Indianapolis- Hoosiers have less than a week until open enrollment begins for the Indiana Health Insurance Marketplace. The Indiana Hospital Association and the Indiana Primary Health Care Association, Inc. are preparing to help uninsured Hoosiers learn about and apply for the new health care coverage program operated by the U.S. Department of Health and Human Services (HHS).Beginning Oct. 1, the Health Insurance Marketplace will allow eligible Hoosiers to compare health insurance options and enroll in a plan that meets both their needs and their budget. The six-month open enrollment period will run from Oct.1 until March 31, 2014, with the official launch of healthcare coverage through the marketplace beginning Jan.1, 2014.Eligibility is generally available to middle-income people under age 65 who are not covered for health care benefits through their employer, Medicaid, or Medicare. All plans must cover doctor visits, hospital stays, preventive care and prescriptions, and no one can be denied coverage if they have a pre-existing condition. Low-cost plans and financial help is available to Hoosiers based on annual income through tax credits.According to IHA President Doug Leonard, numerous statewide organizations have been aligning resources to help prepare for the enrollment.“Hospitals and other groups throughout the state are looking for ways to educate people as we move forward with enrollment over the course of the next six months,” said Leonard. “A clear understanding of the resources available to the public is of the utmost importance so that Hoosiers can select an insurance plan that best meets their budget and their health care needs.”Approximately 880,000 Hoosiers under the age of 65 do not have health insurance, an alarming fact that groups like the Indiana Primary Health Care Association, Inc. are hoping the new Health Insurance Marketplace will be able to address.“This is a critical time for statewide organizations to join in a collaborative effort to assist Indiana residents in achieving affordable health care, while improving the overall health and well-being of our state,” said Philip Morphew, CEO of the Indiana Primary Health Care Association, Inc. “Any organization – big or small – can play an important role in encouraging patients to enroll in new coverage options made available by the Indiana Health Insurance Marketplace.”To enroll in the Indiana Health Insurance Marketplace beginning Oct. 1, or for more information about Indiana health care eligibility, Hoosiers can access healthcare.gov.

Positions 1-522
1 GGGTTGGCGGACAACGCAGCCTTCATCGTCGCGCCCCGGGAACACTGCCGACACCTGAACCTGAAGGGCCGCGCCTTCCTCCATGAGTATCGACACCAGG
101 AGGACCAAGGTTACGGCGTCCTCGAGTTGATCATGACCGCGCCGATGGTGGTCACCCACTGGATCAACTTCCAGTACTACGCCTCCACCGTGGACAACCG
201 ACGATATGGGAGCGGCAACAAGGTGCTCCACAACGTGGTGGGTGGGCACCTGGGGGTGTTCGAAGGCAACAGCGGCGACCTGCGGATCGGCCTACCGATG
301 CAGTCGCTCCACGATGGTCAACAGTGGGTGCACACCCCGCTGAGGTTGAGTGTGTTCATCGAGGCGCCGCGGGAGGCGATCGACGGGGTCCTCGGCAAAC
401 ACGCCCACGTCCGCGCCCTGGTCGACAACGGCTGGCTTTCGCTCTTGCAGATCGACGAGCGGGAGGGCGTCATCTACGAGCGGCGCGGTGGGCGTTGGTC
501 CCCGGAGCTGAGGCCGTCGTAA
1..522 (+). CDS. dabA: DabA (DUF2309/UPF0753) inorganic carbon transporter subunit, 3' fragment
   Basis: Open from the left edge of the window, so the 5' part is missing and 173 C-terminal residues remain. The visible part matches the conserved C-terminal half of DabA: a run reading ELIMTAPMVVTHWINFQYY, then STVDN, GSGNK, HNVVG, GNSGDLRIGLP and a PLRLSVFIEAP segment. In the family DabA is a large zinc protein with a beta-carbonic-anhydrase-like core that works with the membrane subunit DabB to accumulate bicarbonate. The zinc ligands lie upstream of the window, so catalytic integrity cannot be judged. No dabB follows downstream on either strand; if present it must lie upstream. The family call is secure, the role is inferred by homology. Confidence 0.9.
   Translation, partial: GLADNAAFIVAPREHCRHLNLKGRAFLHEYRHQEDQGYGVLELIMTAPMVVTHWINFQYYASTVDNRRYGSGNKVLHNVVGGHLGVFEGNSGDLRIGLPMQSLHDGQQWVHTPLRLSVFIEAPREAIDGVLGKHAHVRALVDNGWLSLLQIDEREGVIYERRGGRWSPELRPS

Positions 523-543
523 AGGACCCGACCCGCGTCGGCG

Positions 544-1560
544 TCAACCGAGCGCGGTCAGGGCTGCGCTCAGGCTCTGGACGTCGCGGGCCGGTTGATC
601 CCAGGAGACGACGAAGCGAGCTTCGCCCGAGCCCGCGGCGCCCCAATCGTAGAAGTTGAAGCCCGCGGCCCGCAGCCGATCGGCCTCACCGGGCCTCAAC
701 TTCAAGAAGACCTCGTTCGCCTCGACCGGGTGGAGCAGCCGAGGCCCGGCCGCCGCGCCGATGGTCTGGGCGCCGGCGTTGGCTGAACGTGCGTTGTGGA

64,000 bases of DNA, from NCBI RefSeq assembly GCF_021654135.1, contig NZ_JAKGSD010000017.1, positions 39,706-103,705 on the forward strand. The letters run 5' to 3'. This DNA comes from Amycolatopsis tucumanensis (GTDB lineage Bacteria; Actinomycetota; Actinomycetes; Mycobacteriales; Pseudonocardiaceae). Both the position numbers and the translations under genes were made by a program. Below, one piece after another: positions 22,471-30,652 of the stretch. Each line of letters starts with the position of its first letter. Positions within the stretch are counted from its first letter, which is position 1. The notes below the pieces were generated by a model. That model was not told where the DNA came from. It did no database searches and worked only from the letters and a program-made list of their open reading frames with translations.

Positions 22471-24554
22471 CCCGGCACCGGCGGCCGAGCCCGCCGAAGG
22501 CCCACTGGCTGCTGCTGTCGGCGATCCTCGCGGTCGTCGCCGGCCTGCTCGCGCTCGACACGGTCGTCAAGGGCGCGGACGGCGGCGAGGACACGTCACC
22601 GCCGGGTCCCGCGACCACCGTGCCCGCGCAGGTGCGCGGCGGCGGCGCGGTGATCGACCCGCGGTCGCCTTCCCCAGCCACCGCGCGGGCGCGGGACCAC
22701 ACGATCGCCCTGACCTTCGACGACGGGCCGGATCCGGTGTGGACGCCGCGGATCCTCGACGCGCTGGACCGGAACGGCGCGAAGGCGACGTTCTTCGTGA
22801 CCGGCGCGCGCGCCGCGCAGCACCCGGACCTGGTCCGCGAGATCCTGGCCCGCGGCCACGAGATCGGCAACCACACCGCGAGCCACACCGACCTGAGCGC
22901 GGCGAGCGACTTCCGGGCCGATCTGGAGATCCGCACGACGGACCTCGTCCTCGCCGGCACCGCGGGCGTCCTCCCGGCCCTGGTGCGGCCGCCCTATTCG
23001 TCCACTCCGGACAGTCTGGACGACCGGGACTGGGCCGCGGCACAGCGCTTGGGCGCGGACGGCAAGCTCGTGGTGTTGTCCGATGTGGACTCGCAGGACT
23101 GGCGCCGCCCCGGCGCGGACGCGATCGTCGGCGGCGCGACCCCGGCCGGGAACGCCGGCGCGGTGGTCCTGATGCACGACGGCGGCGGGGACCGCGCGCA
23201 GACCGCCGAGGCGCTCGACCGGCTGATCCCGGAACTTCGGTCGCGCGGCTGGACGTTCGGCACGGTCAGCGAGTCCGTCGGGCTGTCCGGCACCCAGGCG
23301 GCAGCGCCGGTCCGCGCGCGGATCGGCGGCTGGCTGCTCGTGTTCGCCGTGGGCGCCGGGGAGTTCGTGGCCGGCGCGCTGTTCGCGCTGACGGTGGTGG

CANYON COUNTRY – What began as a stint on a local school improvement council more than 17 years ago has evolved into a passion for one Canyon Country man who will now help shape national education policies. Kerry Clegg was elected to the National School Board Association last week and will serve as one of three directors representing the Pacific region. The nationwide organization lobbies Congress on issues from No Child Left Behind to funding for public schools. The 58-year-old first got into education through a committee under the local PTA to stay in touch with the Sulphur Springs Union School District in Canyon Country where his five children eventually attended. He’s now serving his fifth term on its school board. “It’s been a fascinating experience to get involved and try to make local education more effective,” Clegg said. AD Quality Auto 360p 720p 1080p Top articles1/5READ MOREOregon Ducks football players get stuck on Disney ride during Rose Bowl eventHis focus these days lies in two areas – science and career-technical education. Both could use a boost in high schools to make students more competitive with the rest of the world, he said. Clegg, who grew up during the Cold War, said his high school and college years were heavily influenced by science education. But he doesn’t see the subject making the same impression on students today, in part because graduation requirements and instructional time have been cut back over the years, due to both a lack of teachers and overcrowded schools. He saw this with his three sons who, during their senior years in high school, had only three or four academic classes on their schedules, because they had already fulfilled their graduation requirements. But he said that was no excuse for not taking more rigorous class loads. He wants to see students spending more time in the classroom and taking more years of science, math and foreign language before graduation. “They don’t realize that when competing against China, the kids there go to school from 8 a.m. to 5 p.m. each day,” he said. “That’s what we’re competing with, yet our kids are not doing the same level of instructional time.” With his other concentration on career-technical education, Clegg said there needs to be improvements to they way it’s taught in high school, and that it’s been overlooked in schools for too long. “It leads to computer technology, water-engineering technology – even the construction industry is not low-tech anymore,” he said. [email protected] (661)257-5254160Want local news?Sign up for the Localist and stay informed Something went wrong. Please try again.subscribeCongratulations! You’re all set!